There is also no significant jump in consumption expected as the Islamic republic has recently been receiving payments in the metal for selling crude oil, petroleum products and natural gas despite the restrictions, signaling there is no lack and extraordinary demand for gold. Imports of bullion from Turkey, a buyer of Iranian natural gas, surged to 126 tons in 2012 from 1 ton in the preceding year.
Fed stimulus outlook
Gold was pressured last week and market sentiment continued to be dominated by speculations the Federal Reserve might begin trimming its quantitative easing program earlier than expected. Last weeks FOMC October meeting protocols revealed the Federal Reserve might begin trimming its quantitative easing program “in the coming months”, if the economic recovery moves in the desired direction. Fed minutes showed that policy makers “generally expected that the data would prove consistent with the committee’s outlook for ongoing improvement in labor market conditions and would thus warrant trimming the pace of purchases in coming months.”
Further weighing on gold, U.S. retail sales jumped by the most since July last month while the Department of Labor reported on Thursday that the number of people who filed for unemployment assistance in the week ended November 16 decreased by 21 000 to reach 323 000, the lowest number since September.
The U.S. dollar index, which measures the greenbacks performance against a basket of six major peers, traded at 80.96 at 11:10 GMT, up 0.33% on the day. Prices shifted in a days range between 80.97 and 80.67. Strengthening of the dollar makes commodities priced in it more expensive for foreign currency holders and limits their appeal as an alternative investment.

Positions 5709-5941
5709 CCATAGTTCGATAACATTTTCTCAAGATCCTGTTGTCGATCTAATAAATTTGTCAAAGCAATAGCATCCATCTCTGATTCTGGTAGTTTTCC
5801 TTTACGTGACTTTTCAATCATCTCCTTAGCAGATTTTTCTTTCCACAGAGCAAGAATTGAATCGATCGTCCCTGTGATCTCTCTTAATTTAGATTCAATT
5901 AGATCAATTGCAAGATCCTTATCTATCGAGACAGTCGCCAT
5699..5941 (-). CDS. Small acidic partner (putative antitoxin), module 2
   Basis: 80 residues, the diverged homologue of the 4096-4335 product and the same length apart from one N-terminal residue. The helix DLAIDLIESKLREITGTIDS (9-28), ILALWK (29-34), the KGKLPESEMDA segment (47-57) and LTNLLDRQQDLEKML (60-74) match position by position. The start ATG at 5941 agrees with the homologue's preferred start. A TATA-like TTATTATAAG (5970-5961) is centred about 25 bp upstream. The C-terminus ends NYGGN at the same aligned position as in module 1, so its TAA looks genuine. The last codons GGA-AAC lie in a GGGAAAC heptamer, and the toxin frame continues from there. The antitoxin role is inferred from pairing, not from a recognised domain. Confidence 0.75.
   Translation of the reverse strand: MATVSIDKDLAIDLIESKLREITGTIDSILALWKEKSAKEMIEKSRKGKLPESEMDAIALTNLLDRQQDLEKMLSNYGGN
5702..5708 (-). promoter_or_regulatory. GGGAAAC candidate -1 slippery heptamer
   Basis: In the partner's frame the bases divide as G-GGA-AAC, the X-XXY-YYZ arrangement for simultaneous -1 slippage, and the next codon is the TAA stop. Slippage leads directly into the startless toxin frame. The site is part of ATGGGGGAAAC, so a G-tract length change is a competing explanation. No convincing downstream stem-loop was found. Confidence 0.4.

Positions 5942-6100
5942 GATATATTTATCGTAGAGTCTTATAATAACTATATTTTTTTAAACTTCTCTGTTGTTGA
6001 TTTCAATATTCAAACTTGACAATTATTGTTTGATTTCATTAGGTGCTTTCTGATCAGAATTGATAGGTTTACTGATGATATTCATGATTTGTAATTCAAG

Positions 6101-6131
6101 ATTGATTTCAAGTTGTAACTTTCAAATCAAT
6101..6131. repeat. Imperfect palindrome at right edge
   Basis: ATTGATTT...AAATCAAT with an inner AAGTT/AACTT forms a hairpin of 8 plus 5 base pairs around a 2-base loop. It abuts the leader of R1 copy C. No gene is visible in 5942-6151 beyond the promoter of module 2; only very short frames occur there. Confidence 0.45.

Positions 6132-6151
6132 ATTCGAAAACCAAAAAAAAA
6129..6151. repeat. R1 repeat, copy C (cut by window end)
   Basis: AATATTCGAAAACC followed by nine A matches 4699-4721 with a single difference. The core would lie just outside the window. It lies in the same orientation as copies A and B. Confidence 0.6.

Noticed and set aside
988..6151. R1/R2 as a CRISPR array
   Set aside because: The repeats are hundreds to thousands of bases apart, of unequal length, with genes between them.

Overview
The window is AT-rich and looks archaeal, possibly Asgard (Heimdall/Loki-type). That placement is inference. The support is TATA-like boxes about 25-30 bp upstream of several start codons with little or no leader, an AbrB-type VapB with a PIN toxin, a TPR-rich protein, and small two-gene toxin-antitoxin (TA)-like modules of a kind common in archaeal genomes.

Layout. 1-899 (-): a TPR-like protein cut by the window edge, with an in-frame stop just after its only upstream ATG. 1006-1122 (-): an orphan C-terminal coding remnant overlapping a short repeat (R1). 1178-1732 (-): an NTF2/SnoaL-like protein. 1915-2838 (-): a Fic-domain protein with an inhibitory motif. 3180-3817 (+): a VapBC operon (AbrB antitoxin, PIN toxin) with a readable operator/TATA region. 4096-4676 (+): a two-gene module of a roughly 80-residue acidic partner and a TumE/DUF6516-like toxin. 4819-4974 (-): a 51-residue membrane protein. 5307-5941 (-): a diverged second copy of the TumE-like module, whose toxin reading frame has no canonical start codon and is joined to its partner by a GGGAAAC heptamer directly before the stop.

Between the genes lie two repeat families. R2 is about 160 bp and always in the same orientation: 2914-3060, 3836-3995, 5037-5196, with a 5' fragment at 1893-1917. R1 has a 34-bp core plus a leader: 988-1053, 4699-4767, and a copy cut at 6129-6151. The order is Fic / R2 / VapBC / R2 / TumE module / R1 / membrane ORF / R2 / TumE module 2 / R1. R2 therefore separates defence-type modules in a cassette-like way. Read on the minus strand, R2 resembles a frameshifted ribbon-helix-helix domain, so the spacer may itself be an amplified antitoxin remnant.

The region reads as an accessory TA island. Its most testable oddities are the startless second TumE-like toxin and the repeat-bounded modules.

Assets in the SPDR Gold Trust, the biggest bullion-backed ETF, fell to 852.21 tons on Friday, the lowest level since the February 2009. Outflows have totaled nearly 455 tons this year. Billionaire hedge-fund manager John Paulson who holds the biggest stake in the SPDR Gold Trust told clients on November 20 that he wouldn’t invest more money in his gold fund because it isn’t clear when inflation will accelerate.
Market players also awaited the release of key U.S. housing and consumer sentiment data later this week to gauge Feds tapering timetable. On Monday, the National Association of Realtors is expected to report that U.S. Pending Home Sales may have risen by 2.0% in October after declining by 5.6% in the previous month.
Data released on Tuesday may show that the number of building permits issued in September and October also advanced, followed by two consecutive gains in housing starts in the respective months. Housing prices are projected to have jumped in September with the S&P/Case-Shiller Composite-20 Home Price Index surging by 12.97% on annual basis, up from 12.82% a month earlier. Meanwhile, the Conference Board will likely report that consumer confidence rose to 72.1 in November following a steep drop to 71.2 in October.
On Wednesday, data by the Labor Department is expected to show that the number of people who filed for initial unemployment benefits rose to 330 000 in the week ended November 23, while durable goods orders probably fell by 1.7% in October. Business activity in Chicago likely slowed in November but remained firmly in the expansion zone, while the Thomson Reuters/University of Michigan Consumer Sentiment Index is projected to confirm the Conference Board’s improvement prediction, marking a surge to 73.1 from October’s 72.0.